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FACEBOOK: WHEELS AUSTRALIA
Well said, Mark Webber! I couldn’t agree with you more (‘Webber: Beyond the circuit’, Redline, April). As a teacher who taught driver education to Year 10 students for many years and who completed two advanced driving courses, the low driving standards and skill levels are a major concern. Unlike Webber’s catch phrase, mine would be: “I’ve never seen so many idiots on the road in such a short space of time!”
I would even suggest that this poor skillset he cites and our fixation on using mobile phones while behind the wheel are key factors in the increase of road rage and the carnage we now see on our roads.
Thank goodness for the safetyrelated technology we now find in modern cars that improve ANCAP crash-test ratings and ultimately, helps save lives.
Chris Teazis, Pascoe Vale, Vic
I was brought up on a staple diet of Aussie sixes and eights. However, now in my 60s, I’ve seen the light; I’ve driven several modern four-cylinder turbo petrols and love them.
This brings me to the new Commodore. The four-cylinder petrol version produces 191kW at 5500rpm and 350Nm at 3000rpm; The V6 produces 235kW at 6800rpm and 381Nm at 5200rpm.
I’d like to know the power and torque figures for the V6 at the same (much lower) revs where the four produces its peaks. I suspect the six may be lower. This is relevant because maximum torque at 5200rpm is as much use as tits on a bull, and revving that old V6 to 6800rpm for max power must be like strangling a cat!
Ray Kapel, Dalmeny NSW
Am I right in saying the Opel/Vauxhall Insignia 2.0-litre four-cylinder is available in Europe with 400Nm of torque, while our badge-engineered 2.0-litre turbo produces just 350Nm?
Now, why would that be?
Cynics may suggest it’s to protect the honour of the atmo V6 they shoehorned into the AWD jobbie. It’s difficult enough understanding why Holden bothered with the expense/weight/fuel inefficiency of a V6; having the four-cylinder model out-grunt it just wouldn’t do.
Except in the real world it probably does … I’m guessing all the 350Nm from the 2.0 turbo is available from where we actually drive, 2000-2500 rpm, while the 381Nm max torque of the V6 is probably made closer to 5000rpm, where drivers rarely go.
At 2000-2500rpm the V6 is probably struggling to produce 300Nm. We’re left to wonder if a full-fat 2.0 turbo, in the Aussie-tickled AWD, would have been a nicer thing.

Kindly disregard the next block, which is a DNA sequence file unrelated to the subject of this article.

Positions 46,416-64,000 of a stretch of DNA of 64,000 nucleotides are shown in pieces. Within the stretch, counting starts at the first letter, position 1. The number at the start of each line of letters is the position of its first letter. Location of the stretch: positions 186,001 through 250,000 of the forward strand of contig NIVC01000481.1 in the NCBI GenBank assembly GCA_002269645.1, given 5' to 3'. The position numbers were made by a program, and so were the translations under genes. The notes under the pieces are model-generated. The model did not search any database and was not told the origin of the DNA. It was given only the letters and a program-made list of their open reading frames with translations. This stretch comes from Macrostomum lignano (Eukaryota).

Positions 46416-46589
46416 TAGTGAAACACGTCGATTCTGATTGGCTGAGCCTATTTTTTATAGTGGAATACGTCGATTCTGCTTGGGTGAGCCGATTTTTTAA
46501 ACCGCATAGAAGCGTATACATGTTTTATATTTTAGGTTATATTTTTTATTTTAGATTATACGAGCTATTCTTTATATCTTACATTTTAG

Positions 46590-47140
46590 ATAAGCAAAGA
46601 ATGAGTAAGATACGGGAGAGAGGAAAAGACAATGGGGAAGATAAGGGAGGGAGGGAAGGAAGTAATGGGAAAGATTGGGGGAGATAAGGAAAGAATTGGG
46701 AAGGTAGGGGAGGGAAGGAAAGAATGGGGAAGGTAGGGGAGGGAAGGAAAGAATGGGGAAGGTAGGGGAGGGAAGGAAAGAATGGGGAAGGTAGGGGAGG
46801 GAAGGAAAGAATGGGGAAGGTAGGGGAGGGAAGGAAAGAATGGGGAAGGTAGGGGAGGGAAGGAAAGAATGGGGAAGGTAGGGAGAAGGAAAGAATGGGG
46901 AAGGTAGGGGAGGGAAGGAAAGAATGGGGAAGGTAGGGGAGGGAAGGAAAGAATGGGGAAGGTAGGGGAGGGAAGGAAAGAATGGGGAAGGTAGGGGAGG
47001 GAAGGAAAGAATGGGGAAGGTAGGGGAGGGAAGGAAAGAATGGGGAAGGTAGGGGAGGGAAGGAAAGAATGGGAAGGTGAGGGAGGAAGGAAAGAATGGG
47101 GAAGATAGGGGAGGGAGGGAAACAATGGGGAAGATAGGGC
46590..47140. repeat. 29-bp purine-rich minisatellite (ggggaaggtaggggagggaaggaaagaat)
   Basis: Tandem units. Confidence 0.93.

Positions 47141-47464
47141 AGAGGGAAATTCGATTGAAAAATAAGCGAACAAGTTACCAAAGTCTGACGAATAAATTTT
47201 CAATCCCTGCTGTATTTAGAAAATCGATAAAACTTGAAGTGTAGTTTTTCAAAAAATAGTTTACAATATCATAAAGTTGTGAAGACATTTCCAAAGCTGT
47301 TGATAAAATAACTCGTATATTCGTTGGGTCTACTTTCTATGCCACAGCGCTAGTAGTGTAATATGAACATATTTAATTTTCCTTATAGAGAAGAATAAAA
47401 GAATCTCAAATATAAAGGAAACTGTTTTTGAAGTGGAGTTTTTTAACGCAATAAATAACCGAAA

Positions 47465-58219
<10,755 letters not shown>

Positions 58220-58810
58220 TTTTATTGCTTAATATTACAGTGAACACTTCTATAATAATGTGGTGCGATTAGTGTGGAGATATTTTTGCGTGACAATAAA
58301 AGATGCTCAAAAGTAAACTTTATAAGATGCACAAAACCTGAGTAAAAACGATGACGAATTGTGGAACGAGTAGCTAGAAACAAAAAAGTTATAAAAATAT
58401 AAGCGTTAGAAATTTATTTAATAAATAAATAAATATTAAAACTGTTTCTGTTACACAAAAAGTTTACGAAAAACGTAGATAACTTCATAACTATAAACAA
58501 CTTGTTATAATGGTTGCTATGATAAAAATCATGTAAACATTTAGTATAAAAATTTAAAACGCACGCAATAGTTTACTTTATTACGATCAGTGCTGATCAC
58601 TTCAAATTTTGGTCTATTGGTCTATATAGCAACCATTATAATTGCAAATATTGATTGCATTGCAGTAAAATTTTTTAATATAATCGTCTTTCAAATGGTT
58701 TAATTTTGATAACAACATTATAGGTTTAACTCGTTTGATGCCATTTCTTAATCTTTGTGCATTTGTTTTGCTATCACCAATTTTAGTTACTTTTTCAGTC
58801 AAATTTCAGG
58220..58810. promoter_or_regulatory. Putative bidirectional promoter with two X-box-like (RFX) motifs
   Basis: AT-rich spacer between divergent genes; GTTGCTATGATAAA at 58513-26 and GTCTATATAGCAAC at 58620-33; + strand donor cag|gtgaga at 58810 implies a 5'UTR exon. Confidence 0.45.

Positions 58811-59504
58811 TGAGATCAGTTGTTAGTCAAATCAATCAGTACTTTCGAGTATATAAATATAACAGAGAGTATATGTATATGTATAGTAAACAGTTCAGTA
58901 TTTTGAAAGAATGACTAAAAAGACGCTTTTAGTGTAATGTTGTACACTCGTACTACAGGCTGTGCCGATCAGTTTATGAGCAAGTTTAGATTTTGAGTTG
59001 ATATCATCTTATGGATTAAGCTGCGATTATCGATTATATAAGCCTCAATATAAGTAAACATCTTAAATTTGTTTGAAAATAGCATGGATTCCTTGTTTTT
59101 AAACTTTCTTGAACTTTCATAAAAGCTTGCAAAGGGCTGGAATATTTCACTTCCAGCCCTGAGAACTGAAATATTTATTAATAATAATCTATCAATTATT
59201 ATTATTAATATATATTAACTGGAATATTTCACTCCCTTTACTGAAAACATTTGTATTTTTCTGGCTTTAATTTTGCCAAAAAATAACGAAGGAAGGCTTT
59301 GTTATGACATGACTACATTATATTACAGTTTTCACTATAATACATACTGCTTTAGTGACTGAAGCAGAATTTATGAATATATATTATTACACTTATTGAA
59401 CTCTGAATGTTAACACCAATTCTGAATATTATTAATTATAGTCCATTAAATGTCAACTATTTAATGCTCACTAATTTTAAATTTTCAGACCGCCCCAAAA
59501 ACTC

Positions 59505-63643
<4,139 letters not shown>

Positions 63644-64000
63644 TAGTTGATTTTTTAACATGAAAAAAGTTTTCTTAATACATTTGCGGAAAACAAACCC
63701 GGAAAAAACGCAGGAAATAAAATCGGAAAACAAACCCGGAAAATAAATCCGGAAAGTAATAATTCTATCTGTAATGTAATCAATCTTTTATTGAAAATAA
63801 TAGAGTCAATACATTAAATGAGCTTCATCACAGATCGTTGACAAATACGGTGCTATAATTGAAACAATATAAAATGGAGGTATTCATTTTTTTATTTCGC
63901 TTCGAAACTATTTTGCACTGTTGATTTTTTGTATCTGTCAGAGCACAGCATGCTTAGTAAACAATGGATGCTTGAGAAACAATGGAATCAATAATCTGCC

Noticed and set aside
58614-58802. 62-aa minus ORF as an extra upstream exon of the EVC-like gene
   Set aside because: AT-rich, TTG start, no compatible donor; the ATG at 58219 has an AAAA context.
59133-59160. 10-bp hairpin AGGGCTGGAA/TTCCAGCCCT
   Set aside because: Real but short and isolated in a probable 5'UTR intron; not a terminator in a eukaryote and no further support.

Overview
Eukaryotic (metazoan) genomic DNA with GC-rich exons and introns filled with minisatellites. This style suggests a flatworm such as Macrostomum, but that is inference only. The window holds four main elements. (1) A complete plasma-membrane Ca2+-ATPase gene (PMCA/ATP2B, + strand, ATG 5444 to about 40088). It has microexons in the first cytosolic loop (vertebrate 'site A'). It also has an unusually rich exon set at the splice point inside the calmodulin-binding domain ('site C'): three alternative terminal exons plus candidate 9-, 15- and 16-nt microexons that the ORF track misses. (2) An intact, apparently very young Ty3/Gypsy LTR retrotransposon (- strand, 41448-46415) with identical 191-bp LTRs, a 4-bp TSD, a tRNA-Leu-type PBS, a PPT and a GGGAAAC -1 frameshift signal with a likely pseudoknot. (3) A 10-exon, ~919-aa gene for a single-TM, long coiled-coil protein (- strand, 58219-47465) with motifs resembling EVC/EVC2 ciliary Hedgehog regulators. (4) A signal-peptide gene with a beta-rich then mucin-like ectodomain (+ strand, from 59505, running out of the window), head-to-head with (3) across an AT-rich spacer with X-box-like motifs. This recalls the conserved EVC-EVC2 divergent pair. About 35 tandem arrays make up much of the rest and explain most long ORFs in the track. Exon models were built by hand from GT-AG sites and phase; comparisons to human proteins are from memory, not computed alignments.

Brian Wood, via email
You’ve hit the nail on the head, there, Chris Teazis – where would lesser drivers be without all that technology to help them with the basic task of driving? Enjoy the next 12 issues of Wheels on us.
I own a 2016 VFII SS-V manual Redline sedan and was keen to like the new car, but not with the old name. It’s a good-looking design, if a tad conservative, with a slightly fussy grille. All the reviews are positive and I’m in no doubt it’s a good car but a Commodore it is not. That name should’ve died with the VFII.
I understand what Holden was trying to do; lure in traditional Holden buyers with the old name but also attract new customers with the four-cylinder petrol and diesel options. But new buyers and badge snobs will see the old name and may not bite, while traditional buyers will scoff at the front drive and lack of V8 propulsion.
As good a job as Holden and its engineers have done, the imported Commodore should remove its Akubra and not be afraid to strut its lederhosen.
William Campillay, Bentleigh East, Vic
Years ago, an ABC journalist said it had become common practise for Australians to talk (and write) with authority about things they know nothing whatsoever; nowhere can you see better how right he was than reading some of the letters in Inbox.
Peter Steele (Inbox, March) compares the ZB Commodore with the Australian-made one, and says anything that takes more than 7.0 seconds to get from 0-100km/h is just plain slow. The Australian-built Commodore Evoke took 8.1 seconds.
Winfried Kutzner, via email
It pains me to say this, but I feel it is time to start including dual- cab utes in this fine magazine.
While I appreciate that the dual cabs have had more coverage in recent issues (Ford Ranger Raptor, for example), in order for this magazine to continue being the most relevant to the Australian people, it’s time to up the dual-cab content.
Brad Andersen, via email
Thanks Brad. It remains a bit of a devisve issue, but yes, we’re onto it. Stay tuned. – Ed
I was reading my dad’s magazine when I noticed in your article on Audi E Diesel (‘Explained’, January) you said Audi would use electricity “to split water into hydrogen and oxygen’’.
Water – H2 O, – has two hydrogen molecules and one oxygen molecule but in the diagram you show O2 (two molecules of oxygen) and H2 (two molecules of hydrogen) being split. This is not the correct formula for water. It is impossible to split water and get O2 (two oxygen molecules) and H2 (two hydrogen molecules), suggesting that your diagram is wrong.
But I thoroughly enjoyed reading your article and I am fascinated by environmentally friendly ways of drawing us away from fossil fuel.
Ella Somerville, Auckland, NZ
Well spotted, Ella. You have all the makings to be a fine scientist when you’re older. –Ed
I enjoyed the nostalgia piece comparing the E34 and the F90 M5s (‘Dream chaser’, April) but maybe not as much as Ryan. Haven’t we all drifted back in time and done the same thing?
However, the test missed the mark as apart from the Mazda MX-5, most vehicles usually grow a little and put on some beef with each generation.
So each year most vehicles grow until they are hundreds of kilos heavier, nowhere near the same class as the original. Compare the original Toyota Corolla or Volkswagen Golf with the current models. So given Ryan’s history with the E34, the comparo should have been with the M3 or even the M2!
Mike Riordan, Campsie, NSW